Beer Lines: Walter and I were the first two people in one of the ticket scanning lines (after ID, bag check for conformity to stadium policy, and security check), so we got our cups very early and waited in one of four lines to enter the field from the stands. All the booths were set up and people were manning them, but there was an unusual amount of activity going on for the period 10 minutes before the festival started. Some carts were driving around delivering kegs to the booths, and many people were lugging around bags of ice. Really – just before the festival starts? Beer should have been delivered an hour ago. Untappd called it “an issue with the partial brewery set up.” Wow, what a way to try to define the conversation.

The festival evidently had all the kegs delivered to a central location and then they were transported out by the organizers to the booths, but they were way behind. When 3pm came around, we flooded the field to find that half the breweries didn’t have beer! I’m not the professional organizer here (well, I am part of a team that does that), but I’m figuring that one of the major parts of hosting a beer festival is having beer there. Not so on Saturday.

The VIP and Early Entry ticket holders supposedly had an hour of sampling before the GA attendees came in, but since so few people had beer, the lines for those that did got very long, to the tune of 30-50 people deep. The hour for which we paid extra was a complete disaster. Remember that piece I wrote a week ago about beer crowds being so content, easy to please, and happy (here) – not so much here. Attendees were mad, breweries were mad, and the people honking their horns while trying to deliver beer to booths were mad. When it started lightning and everything was shut down, some breweries had just gotten their kegs.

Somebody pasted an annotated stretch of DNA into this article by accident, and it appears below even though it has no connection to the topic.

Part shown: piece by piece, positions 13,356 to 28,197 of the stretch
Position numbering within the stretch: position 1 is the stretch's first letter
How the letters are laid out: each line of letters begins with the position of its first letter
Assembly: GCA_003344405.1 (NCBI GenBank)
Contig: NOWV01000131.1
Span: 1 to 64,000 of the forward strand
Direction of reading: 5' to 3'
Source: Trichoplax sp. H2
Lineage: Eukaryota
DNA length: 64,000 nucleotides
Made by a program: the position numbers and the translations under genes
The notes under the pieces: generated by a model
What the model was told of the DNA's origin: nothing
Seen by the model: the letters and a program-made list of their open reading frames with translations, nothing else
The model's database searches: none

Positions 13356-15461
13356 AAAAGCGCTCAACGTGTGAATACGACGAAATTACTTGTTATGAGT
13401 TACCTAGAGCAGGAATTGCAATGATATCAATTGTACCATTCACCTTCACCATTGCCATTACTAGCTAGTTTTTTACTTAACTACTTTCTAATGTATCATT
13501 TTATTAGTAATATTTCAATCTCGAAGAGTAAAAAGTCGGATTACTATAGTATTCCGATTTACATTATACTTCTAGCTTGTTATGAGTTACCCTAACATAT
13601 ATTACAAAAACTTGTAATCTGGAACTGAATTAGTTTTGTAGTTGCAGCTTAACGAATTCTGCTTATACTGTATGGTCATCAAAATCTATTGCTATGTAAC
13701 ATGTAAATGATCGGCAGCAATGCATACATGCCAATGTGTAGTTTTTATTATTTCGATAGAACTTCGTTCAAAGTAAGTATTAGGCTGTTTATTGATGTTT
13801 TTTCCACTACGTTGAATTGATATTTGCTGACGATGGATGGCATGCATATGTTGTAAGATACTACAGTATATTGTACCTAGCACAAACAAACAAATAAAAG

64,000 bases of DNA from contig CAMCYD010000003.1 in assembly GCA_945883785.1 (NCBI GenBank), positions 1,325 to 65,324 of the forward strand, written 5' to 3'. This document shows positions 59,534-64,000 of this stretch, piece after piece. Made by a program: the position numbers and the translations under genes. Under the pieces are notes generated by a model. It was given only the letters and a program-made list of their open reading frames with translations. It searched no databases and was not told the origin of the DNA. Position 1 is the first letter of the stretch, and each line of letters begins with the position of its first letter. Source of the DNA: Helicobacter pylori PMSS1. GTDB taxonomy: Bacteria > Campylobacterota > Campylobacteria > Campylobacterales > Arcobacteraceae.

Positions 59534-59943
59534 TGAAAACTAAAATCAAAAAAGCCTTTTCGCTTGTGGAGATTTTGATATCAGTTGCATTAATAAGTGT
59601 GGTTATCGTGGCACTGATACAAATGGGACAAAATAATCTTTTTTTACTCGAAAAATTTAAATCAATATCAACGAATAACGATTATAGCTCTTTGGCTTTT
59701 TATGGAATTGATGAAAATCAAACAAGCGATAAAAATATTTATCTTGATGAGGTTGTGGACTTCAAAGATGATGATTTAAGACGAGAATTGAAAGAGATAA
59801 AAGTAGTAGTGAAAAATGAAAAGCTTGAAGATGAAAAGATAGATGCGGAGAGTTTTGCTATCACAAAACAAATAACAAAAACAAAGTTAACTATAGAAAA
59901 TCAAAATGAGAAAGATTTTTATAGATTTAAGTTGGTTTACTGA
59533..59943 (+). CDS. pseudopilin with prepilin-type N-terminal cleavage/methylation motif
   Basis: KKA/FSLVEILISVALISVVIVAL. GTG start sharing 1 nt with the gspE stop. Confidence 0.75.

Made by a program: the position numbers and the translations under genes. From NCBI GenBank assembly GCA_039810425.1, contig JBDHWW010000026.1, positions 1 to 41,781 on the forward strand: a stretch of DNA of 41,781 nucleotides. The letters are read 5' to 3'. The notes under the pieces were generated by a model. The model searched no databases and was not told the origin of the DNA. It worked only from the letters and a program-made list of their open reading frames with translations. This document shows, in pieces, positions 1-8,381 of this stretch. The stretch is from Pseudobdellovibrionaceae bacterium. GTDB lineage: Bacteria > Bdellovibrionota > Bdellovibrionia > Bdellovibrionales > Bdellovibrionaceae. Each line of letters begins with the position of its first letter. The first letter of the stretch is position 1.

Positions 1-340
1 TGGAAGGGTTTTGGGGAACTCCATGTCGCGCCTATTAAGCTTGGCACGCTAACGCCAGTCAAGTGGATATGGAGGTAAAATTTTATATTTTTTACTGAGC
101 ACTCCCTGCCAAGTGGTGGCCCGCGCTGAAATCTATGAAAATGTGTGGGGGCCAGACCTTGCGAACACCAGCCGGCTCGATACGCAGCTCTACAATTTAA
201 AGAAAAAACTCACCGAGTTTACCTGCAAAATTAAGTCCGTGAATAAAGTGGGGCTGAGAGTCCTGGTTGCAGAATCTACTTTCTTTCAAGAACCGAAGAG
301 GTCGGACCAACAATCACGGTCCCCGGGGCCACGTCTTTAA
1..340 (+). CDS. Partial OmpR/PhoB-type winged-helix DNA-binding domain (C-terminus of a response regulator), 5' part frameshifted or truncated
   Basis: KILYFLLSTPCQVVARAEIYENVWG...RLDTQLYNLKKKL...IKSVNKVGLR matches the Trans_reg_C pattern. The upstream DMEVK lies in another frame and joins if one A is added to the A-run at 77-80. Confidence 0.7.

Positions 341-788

Click for a bigger image – there were alot of people in the few lines for people that had beer. Storms came soon. image credit: Charlotte Agenda

In some parts of the stadium and through the tunnel to the tailgate lot where the rest of the breweries were, the lines were from side to side of the space and started crossing in the middle. It was hard to tell what line you were in and people were breaking through lines as they searched for shorter routes to beer. Delivering beer had nothing to do with the weather, so this problem also falls squarely on Untappd.

Now for the weather: Yes, it rained hard and there was some lightning. We realize that you can’t serve beer outside during an electric storm, but that wasn’t the problem. The issue was that Untappd knew it was coming for four days and managed nothing in the way of a work around. The festival FAQ page stated that it was a rain or shine event, and in the event of rain, the breweries could set up and pour in the covered concourses. This indicates that using the concourses was an option. Why not set up the festival there when they realized Wednesday that it was going to be interrupted by lightning?

The rain and lightning started around 4:30, and announcements were made for everyone to move to the concourses or the tunnel. If you weren’t on the field at the time, these announcements sounded just like Charlie Brown’s teacher, so there was considerable confusion amongst the crowd. About 45 minutes later, security was having trouble keeping people in the covered area and started announcing that beer was being poured on the concourse level – no, it wasn’t. This was just a ploy to get people away from the tunnel entrances.